It gives me immense pleasure to participate in today's event of the formal inauguration of works for the reconstruction of the Northern Railway lines. We are deeply honoured by the presence of senior Ministers of the Government of Sri Lanka. Let me take this opportunity to reiterate at the outset that we are committed to working with the Government of Sri Lanka towards the consolidation of peace, prosperity and development in Sri Lanka and for the further enrichment of our bilateral ties.

Following the end of armed conflict in Sri Lanka last year, the development partnership between India and Sri Lanka has expanded significantly. Much of our initial assistance was for relief and rehabilitation as the Government of Sri Lanka addressed the challenges involved in resettling the nearly three lakh Internally Displaced Persons. As the task of resettlement proceeds, our assistance is moving into the areas of reconstruction in Northern and Eastern Sri Lanka where we aim to complement the efforts of the Government of Sri Lanka.

As part of our effort to provide for the reconstruction of Northern Sri Lanka, the Government of India has pledged a line of credit of US$ 800 million at significantly concessional rates for various aspects of the Northern Railway project, including reconstruction of railway lines, installation of signalling and telecom systems and the procurement of rolling stock.

Today's ceremony marks the launch of works on the Medawachchiya-Madhu line by IRCON International Ltd., which is a leading Indian company in railway infrastructure and is already working on the rehabilitation of the Southern Railway, which is also being financed through an Indian line of credit. I understand that the work on Phase 1 of the project in the Galle-Matara Section is progressing well and is likely to be completed by December 2010. IRCON has assured us that in the north too, this work undertaken by them would be completed within schedule. Work will also begin simultaneously on the Madhu-Talaimannar and Omanthai-Pallai railway lines. In this context, I would also like to recognize the efforts put in by the demining teams from India to clear the project area of mines.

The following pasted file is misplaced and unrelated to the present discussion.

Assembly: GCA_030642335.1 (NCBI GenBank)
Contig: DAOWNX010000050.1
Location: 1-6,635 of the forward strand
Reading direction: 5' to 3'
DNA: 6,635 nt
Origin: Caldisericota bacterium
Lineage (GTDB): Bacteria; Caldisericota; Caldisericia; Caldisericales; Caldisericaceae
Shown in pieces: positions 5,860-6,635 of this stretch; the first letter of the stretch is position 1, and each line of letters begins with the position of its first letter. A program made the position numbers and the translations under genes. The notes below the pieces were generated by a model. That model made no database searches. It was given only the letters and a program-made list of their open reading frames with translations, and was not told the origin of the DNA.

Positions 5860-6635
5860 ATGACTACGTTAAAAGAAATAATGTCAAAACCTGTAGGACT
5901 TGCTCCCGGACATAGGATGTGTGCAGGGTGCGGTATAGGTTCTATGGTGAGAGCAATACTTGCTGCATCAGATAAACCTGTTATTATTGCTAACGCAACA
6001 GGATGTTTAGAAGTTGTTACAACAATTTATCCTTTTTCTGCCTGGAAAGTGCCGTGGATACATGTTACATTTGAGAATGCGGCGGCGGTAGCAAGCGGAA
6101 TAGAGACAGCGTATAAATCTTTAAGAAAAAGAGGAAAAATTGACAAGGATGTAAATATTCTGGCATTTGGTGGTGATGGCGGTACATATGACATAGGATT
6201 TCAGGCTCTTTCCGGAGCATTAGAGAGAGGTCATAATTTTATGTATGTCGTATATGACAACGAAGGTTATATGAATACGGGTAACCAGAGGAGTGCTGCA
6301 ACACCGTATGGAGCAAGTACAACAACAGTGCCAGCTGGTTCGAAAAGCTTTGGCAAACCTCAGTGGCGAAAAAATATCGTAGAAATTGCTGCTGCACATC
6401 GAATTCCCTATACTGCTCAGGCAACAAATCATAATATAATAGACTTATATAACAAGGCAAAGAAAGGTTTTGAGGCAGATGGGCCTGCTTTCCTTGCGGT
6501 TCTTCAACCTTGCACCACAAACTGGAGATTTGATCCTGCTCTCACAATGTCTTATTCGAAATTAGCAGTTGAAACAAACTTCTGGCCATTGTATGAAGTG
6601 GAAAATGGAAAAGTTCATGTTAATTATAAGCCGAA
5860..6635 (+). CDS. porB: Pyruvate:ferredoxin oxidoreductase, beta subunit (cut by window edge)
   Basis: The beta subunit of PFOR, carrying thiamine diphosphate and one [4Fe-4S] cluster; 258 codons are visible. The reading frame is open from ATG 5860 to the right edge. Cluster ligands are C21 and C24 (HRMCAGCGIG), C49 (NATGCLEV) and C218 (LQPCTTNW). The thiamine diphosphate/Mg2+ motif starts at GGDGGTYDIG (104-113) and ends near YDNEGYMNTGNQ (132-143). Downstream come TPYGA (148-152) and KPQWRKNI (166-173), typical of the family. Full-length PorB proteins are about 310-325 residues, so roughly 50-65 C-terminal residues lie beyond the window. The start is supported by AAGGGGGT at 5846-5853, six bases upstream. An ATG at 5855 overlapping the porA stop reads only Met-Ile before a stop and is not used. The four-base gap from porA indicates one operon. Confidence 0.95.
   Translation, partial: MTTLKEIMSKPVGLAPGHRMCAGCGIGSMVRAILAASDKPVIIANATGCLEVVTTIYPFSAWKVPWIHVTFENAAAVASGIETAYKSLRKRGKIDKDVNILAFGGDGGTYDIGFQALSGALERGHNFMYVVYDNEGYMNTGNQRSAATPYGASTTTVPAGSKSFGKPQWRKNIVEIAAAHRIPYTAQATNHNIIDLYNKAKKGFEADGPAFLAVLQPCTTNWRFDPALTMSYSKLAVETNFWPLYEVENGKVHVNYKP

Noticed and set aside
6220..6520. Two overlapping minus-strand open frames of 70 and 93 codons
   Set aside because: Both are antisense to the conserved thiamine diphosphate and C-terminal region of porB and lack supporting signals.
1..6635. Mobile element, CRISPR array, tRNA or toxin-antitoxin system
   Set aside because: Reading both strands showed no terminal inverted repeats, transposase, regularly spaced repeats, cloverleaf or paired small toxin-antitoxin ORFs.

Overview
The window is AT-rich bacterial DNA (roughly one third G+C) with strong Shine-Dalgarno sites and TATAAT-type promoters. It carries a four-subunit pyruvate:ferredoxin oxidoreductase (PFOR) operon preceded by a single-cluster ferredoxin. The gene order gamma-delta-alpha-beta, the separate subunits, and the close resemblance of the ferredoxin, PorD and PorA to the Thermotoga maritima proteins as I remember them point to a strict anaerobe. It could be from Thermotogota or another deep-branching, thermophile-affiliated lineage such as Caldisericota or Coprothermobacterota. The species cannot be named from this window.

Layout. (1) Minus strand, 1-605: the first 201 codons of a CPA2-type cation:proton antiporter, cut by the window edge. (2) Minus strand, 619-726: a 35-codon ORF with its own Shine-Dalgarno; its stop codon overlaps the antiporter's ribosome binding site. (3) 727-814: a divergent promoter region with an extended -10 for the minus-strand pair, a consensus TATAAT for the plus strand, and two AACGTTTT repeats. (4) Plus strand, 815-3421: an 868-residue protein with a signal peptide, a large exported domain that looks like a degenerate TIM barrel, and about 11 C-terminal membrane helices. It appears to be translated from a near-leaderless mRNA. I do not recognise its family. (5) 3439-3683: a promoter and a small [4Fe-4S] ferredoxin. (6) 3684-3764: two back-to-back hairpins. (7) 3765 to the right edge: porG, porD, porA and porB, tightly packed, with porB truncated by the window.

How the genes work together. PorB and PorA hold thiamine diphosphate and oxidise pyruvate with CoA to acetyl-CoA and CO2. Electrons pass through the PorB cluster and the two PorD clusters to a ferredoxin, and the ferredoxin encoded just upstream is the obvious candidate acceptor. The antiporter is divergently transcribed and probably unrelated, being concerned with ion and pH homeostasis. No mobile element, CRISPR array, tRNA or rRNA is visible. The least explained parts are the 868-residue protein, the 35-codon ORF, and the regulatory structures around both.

As a part of these works, a new pier at Talaimannar will also be built. In order to enable resumption of ferry services between Talaimannar and Rameswaram at an early date, IRCON will also build a temporary jetty at Talaimannar. The resumption of this ferry service will re-establish old ties and the linkages that have existed historically between our two countries.

I believe that both our countries should continue to work together in the spirit of partnership, as our destinies are interlinked. The reconstruction of transport-related infrastructure would restore normal life, generate and support livelihood-related activities and also assist in restoring connectivity, not only within the Northern Province, but also with the rest of the country, thus promoting integration and reconciliation.

Before I conclude, I would like to place on record my deep appreciation for the cooperation extended by various agencies of the Government of Sri Lanka, including the Ministry of Transport and Sri Lanka Railways, in developing the railways projects. Continued cooperation between our agencies will be crucial for the timely completion of these projects. This cooperation is testimony to the strength of our cooperation and the enduring friendship that exists between our two countries and peoples.

Thank you.

November 27, 2010